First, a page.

Augusta firefighters face pay problems again

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A lot of Augusta firefighters have been short changed on their paychecks, not just once or twice, but over the course of an entire year.
It's not the first time something like this has happened. Last time the city blamed a mistake on human error, this time they're blaming a software system.

Charles Masters in charge of making sure Augusta's firefighters have a voice. He's speaking out for all 300 of them today.

"Our history here is solid, we've got the best men and women here in the state," Masters, the President of the Augusta Professional Firefighters Association said.

He doesn't feel like they are being treated like they are the best.

"There's a long history of the city trying to manipulate the pay of firefighters," Masters said.

Masters says there's been complaints about pay since 1988. In the past five years alone, firefighters have had issues with not being paid enough, to also getting checks with thousands of extra dollars, that had to be paid back.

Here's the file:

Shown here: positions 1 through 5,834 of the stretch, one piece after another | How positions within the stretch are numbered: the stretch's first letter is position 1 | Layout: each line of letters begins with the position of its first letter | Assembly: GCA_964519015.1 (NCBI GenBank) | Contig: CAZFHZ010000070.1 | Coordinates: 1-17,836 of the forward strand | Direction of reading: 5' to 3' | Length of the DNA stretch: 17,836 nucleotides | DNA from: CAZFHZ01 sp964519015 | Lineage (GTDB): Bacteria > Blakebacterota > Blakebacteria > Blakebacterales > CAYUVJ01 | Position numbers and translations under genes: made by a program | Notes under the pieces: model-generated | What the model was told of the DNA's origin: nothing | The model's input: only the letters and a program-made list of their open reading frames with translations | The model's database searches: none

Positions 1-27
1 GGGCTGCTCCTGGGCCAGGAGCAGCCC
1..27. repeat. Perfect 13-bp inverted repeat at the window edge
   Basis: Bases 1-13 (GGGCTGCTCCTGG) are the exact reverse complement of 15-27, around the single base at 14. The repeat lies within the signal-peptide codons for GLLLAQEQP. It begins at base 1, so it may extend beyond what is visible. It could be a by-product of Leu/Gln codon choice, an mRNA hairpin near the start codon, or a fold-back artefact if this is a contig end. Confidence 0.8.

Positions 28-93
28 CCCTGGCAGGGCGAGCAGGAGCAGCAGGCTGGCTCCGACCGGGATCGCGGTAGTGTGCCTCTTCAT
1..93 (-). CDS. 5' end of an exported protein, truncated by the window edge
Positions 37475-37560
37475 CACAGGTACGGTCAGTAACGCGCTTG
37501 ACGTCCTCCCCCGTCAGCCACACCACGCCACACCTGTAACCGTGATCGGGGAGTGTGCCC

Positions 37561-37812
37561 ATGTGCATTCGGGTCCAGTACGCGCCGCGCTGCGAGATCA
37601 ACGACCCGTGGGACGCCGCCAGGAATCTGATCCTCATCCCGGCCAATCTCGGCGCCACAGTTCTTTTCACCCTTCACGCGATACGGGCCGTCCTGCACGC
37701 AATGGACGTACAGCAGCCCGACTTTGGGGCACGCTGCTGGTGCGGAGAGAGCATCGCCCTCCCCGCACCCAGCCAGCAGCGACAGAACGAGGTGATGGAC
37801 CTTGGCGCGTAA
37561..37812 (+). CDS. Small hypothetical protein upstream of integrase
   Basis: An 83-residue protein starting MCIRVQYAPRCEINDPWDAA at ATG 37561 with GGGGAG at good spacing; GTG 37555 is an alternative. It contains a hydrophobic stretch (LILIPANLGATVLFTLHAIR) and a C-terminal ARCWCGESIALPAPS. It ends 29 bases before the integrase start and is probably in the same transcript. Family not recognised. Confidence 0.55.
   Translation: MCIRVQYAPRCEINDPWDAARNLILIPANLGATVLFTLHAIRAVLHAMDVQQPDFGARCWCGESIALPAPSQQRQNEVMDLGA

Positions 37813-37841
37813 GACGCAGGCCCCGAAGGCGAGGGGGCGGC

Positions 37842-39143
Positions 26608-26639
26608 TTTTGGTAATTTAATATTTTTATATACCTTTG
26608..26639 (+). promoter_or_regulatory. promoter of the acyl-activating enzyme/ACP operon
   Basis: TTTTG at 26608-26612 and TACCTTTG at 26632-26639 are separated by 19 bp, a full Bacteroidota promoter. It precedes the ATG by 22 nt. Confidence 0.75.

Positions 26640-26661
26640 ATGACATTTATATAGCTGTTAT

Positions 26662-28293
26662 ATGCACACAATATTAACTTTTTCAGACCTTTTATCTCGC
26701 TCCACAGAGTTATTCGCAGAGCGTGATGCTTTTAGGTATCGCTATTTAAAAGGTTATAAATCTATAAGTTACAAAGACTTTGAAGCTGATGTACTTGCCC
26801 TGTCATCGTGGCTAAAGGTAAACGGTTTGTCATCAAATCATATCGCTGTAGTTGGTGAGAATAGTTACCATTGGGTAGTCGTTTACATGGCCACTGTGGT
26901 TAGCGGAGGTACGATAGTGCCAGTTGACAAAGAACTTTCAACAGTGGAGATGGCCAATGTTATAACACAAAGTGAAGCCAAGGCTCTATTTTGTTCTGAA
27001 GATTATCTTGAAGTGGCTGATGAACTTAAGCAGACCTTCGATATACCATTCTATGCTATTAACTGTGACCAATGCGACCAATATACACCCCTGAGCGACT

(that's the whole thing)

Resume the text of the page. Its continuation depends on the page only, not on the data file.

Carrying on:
"For our department everything starts for us with our chief and that's where the buck stops," Masters said.

"We haven't had correct leadership that says that public safety is a priority to us," Master said.

A lawsuit filed by firefighters last year over problems with pay will cost the city around $85,000 dollars, but it doesn't end there.

"It's not the amount of money they are paying us, it's the money they owe us, it's the loopholes they try to find every single year," Masters said.

Firefighters complained to the city administrator last month about extra money they're supposed to get for being certified as EMT's an paramedics.

"We were told in that meeting by legal that we're paying you right that we've already fixed it, it's done like it's a continuous thing, like it's not done," Master said.

After the city administrator looked into the complaint she found they were right. It was not being calculated correctly when it comes to overtime. They had been short changed for the past year. Masters says in total they could be owed $250,000 dollars.

"It's been a battle and its been one that honestly we shouldn't have to fight," Master said.

The city administrator says the mistake is the software company's fault, but she says city staff should have tested the system last year to make sure it worked.

The firefighters association says even though they aren't pleased with leadership. They have been very pleased with Augusta City Administrator Janice Allen Jackson.

They say she was very straightforward, figured out the problem, and vowed to fix it.

We reached out to Chief James for a statement, but his staff told us he was in meetings.